Stony Brook Football was getting ready to fly up to Maine for a game that weekend. The team lugged several trunks filled with extra uniforms, helmets, cold weather gear, tape for trainers — the standard haul for a road game.
But the team was to fly on a smaller plane than they are accustomed to and would therefore not take all the trunks that they typically travel with. With their flight leaving soon, the athletics equipment department needed to find a solution immediately. In a display of quick thinking, Enzo Zucconi, director of equipment operations at Stony Brook University, decided to ditch the trunks at the airport and squeeze everything into garbage bags.
As per usual, Athletics’ unsung hero came through in the clutch.
The Stony Brook Athletics equipment management department is “putting out fires everyday” and Zucconi is right at the center, extinguishing each one. “You must be able to think on your feet,” he said.
Zucconi, an upbeat and outgoing Italian American, has held his position since June 2016. Before his Stony Brook stint, he served at Columbia’s equivalent position for 16 years. As the director of equipment operations, Zucconi is responsible for designing attire, ordering equipment, cleaning uniforms and ensuring that equipment is safe for athletic use.
However, he brings more to the position than just dealing with equipment. His jokes and upbeat personality have become contagious throughout Stony Brook Athletics and are sure to serve as a locker room moral boost. Robert Schultz, the assistant director of equipment operations, has worked hands on with Enzo for the past five months.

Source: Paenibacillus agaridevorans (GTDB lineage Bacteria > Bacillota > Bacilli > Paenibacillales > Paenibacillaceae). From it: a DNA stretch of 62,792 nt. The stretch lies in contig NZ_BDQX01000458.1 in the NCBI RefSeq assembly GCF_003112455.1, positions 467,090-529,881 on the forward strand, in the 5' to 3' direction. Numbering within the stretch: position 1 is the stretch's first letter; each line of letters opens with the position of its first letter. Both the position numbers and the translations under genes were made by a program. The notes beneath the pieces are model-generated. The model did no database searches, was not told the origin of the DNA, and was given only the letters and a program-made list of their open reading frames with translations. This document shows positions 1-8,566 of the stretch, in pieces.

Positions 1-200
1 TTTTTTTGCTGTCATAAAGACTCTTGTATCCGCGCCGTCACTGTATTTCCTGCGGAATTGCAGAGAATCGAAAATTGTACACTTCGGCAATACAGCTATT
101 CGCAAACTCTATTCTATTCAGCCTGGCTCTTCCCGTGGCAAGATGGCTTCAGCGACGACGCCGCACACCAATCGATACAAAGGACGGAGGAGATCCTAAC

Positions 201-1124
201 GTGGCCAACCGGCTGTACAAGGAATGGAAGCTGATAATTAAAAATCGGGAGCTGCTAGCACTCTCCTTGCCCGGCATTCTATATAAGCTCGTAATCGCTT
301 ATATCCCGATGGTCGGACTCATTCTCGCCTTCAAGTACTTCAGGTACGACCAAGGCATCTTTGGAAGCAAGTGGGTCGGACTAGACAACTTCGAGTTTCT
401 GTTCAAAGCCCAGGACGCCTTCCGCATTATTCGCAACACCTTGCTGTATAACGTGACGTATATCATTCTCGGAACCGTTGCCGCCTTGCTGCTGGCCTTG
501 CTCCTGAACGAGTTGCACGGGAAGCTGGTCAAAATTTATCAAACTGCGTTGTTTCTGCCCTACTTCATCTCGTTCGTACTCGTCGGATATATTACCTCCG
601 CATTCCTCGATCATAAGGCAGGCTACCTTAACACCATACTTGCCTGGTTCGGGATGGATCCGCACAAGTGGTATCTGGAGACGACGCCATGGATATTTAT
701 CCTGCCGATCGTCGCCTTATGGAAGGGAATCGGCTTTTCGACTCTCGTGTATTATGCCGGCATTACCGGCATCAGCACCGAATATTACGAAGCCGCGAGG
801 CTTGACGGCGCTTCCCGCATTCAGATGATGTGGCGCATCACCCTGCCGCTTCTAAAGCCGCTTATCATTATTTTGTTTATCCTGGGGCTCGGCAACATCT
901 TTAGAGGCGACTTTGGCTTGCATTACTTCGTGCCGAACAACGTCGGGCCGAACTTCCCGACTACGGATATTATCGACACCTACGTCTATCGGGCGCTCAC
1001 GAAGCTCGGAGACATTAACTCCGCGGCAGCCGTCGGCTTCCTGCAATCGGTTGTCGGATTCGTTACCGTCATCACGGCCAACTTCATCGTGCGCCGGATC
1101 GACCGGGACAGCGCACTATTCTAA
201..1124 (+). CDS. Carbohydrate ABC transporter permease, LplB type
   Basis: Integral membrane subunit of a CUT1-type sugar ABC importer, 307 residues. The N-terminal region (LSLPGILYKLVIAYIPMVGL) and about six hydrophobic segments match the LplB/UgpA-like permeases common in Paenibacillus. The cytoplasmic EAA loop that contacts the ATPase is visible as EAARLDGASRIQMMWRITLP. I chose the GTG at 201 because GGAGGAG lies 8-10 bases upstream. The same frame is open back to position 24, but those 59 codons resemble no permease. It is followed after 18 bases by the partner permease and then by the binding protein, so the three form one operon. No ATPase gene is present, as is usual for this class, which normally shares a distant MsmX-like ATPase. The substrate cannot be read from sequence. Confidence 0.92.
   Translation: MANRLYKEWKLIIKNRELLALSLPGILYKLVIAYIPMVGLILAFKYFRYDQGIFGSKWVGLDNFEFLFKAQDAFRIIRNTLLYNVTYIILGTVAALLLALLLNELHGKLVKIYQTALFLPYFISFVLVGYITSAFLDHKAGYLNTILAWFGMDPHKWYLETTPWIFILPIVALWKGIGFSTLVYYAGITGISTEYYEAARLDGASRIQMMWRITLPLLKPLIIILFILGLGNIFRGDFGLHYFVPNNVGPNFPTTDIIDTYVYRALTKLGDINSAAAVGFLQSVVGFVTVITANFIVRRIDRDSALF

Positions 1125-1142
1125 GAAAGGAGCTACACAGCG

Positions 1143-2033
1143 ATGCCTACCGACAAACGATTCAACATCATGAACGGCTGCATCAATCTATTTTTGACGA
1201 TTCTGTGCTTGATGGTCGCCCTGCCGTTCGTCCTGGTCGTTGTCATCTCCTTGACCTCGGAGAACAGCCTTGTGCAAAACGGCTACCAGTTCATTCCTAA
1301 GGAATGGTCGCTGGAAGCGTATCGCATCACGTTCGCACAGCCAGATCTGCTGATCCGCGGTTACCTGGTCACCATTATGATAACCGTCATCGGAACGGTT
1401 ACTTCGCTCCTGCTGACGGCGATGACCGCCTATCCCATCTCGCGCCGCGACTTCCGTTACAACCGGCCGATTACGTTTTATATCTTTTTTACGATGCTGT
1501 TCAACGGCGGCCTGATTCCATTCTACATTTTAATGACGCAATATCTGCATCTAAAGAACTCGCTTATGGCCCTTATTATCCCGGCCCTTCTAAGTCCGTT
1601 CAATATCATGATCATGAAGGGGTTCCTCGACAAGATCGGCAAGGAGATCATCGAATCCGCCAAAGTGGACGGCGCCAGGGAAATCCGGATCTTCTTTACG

“He’ll sing to himself and then we will throw out a random band he never heard of. He told us he went to a Fall Out Boy concert and he started singing,” Schultz said about Zucconi, who speaks with a thick Long Island accent. “But it didn’t sound like Fall Out Boy to me.”
He takes great pride in treating every Stony Brook athlete the same. It does not matter if they are garnering national attention or if they play doubles on the tennis team; they are all getting bombarded by an equal amount of Enzo’s jokes while he assists them.
“We are working with young adults here. They are all positive, all upbeat. It is kind of contagious,” Zucconi said. “I feed off their enthusiasm and they sometimes feed off of mine.”
Zucconi recognizes that the pressure to win will inevitably breed stress and head-butting for student-athletes and coaches. That is why he aims to make the equipment room a haven where coaches and players can stop in at anytime to chat or blow off steam.
“I have the couch down here, the rocking chair, because I want coaches to come down here and shoot the breeze a little bit,” Zucconi said. “Not even talk about sports. We talk about the game last night, we talk about our kids or what we did over vacation.”
He claims that Stony Brook Men’s Lacrosse coach Jim Nagle and Women’s Basketball assistant coach Dan Rickard, among others, will routinely stop by to take a breather from the day and even see what lays within Enzo’s candy bowl.
“I’m always down there. He always has something good, but it’s not just the candy bowl,” Rickard said. “He is like a psychologist, too. You can sit down and get a little mental break and he just always has something positive to say.”
Jason Headman, the assistant coach for the men’s and women’s cross country and track teams, will even stop by the equipment room and put in some work helping the staff if it means kicking back with Enzo. The Athletics family had nothing but kind words to say about him and the job he does.
“No one really understands the passion he has for the athletics deptartment in making sure that athletes are feeling good,” Rickard said. “It starts by making sure you look good and that’s a goal for him.”